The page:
In September 2008, she was indicted on seven counts. She went to trial in January 2010.

Two experts hired by the defense in her trial said she had serious mental illness. One said she was incompetent to stand trial. Two experts hired by the government said she was “malingering,” or feigning incompetence.

In June 2009, the federal judge overseeing the case found her competent to stand trial.

“This is most certainly a situation where the defendant’s political beliefs and perspectives blur the line between mental health issue and political advocacy,” the judge said during her September 2010 sentencing hearing.

By all accounts in the trial record, Siddiqui was a combative defendant, refusing to come to court. 

“She also complained that a Zionist conspiracy existed and would prevent her from getting a fair trial," the judge said at her sentencing. "Indeed, during the course of the proceedings, she said 'All I did say was that Israel was behind 9/11.'"

The judge recounted that Siddiqui had a number of outbursts in front of prospective jurors, and the government requested she be excluded from the trial. The judge declined to do so. Whenever Siddiqui became disruptive, she was put in a cell adjacent to the courtroom, where she could watch her own trial on TV.

At her sentencing, Siddiqui's own attorney, Dawn Cardi, argued for a reduced sentence, saying that her client suffered from “diminished capacity.”

"You look at her life, you look at her prior life before this incident, there is no indication of violence," Cardi told the judge. "She was not a violent person. She was an abused spouse, that is for certain."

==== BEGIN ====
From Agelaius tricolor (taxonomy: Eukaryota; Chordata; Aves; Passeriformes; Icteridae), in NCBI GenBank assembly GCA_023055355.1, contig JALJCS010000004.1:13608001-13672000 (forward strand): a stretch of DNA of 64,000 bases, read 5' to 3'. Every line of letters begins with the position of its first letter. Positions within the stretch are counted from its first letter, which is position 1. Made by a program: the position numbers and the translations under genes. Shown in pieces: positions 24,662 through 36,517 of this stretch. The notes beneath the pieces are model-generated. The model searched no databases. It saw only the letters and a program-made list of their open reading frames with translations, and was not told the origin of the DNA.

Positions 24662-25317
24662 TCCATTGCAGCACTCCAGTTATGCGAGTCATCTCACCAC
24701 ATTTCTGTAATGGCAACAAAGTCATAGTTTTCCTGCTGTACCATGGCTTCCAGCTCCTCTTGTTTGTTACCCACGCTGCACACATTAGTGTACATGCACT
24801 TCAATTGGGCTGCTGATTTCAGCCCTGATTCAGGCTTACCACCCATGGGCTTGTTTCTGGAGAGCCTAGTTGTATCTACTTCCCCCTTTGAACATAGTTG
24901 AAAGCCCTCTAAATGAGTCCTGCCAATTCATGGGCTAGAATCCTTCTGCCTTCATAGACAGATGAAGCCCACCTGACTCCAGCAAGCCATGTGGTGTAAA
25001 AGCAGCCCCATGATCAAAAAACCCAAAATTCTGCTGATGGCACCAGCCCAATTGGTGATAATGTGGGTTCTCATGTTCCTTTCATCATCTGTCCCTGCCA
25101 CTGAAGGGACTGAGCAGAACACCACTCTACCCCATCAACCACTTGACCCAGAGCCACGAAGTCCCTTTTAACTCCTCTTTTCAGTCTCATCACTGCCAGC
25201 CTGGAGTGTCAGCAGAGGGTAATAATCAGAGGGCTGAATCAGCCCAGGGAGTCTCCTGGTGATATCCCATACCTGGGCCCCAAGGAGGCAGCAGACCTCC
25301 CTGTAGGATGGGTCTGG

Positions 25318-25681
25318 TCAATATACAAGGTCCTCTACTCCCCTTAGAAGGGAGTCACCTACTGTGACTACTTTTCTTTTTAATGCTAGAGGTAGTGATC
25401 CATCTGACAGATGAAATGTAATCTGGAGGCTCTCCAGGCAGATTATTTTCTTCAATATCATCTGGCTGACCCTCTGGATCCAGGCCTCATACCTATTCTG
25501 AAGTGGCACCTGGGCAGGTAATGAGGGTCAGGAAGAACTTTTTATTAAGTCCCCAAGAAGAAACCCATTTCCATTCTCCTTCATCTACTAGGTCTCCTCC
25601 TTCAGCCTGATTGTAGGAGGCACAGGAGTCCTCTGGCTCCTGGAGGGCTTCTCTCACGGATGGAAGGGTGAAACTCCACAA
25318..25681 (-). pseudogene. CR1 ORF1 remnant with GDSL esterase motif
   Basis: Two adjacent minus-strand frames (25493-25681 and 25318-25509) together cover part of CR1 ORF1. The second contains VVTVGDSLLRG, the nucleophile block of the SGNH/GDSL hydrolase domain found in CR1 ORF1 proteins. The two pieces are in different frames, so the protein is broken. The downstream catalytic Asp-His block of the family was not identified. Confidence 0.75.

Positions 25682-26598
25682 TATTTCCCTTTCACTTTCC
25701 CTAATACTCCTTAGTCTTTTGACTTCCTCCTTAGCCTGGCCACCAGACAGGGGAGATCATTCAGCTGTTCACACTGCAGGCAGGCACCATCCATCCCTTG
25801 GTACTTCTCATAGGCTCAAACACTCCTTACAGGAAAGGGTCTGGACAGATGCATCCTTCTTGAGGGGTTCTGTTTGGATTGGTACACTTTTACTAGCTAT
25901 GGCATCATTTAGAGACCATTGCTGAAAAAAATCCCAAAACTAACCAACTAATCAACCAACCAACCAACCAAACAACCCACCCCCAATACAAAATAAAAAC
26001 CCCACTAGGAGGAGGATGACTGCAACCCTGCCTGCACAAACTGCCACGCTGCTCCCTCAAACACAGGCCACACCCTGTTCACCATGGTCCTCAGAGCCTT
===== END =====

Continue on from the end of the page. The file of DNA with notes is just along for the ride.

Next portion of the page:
Cardi said there was no evidence Siddiqui had expertise in chemical warfare. She told the judge that one of the experts had found that Siddiqui suffered from paranoid delusions and schizophrenia.

Siddiqui eventually took the stand during her sentencing, denying that she was “mentally sick” or had “schizophrenia.”

"I am not anti-Israel," she said, "but yes, I have said that they mastermind 9/11 and I have proof of that. Now I am saying that there are attacks being planned against America, big wars being planned and they are involved in it.” 

Siddiqui then said that she loved America.

As the hearing came to a close, the judge sentenced her to 86 years in prison.

In 2021, Siddiqui filed a lawsuit under the Freedom of Information Act, claiming that she needed agency records and medical files. The lawsuit said she had been assaulted by another inmate in July of that year. 

The lawsuit said the other inmate threw hot coffee in her face, then kicked and punched her. The suit said Siddiqui suffered burns around her eyes, a three-inch scar near her left eye and a wound on her right check, as well as bruises to her arms and legs.

The suit complained that she was moved into administrative segregation, pending the investigation.

Why did the suspect in the hostage situation mention Siddiqui?

It's still unclear why, exactly, the hostage-taker at the Congregation Beth Israel synagogue in Colleyville on Saturday mentioned Siddiqui during the incident -- or if there is any direct connection between the two.

During a news conference Saturday evening, Matthew DeSarno of FBI Dallas said he was unable to release information on the suspect, any possible motives or any demands made, as theirs is still an active and ongoing investigation.

"I'm not ready to add more about the demands, except they were specifically focused on one issue that was not specifically threatening to the Jewish community," DeSarno said.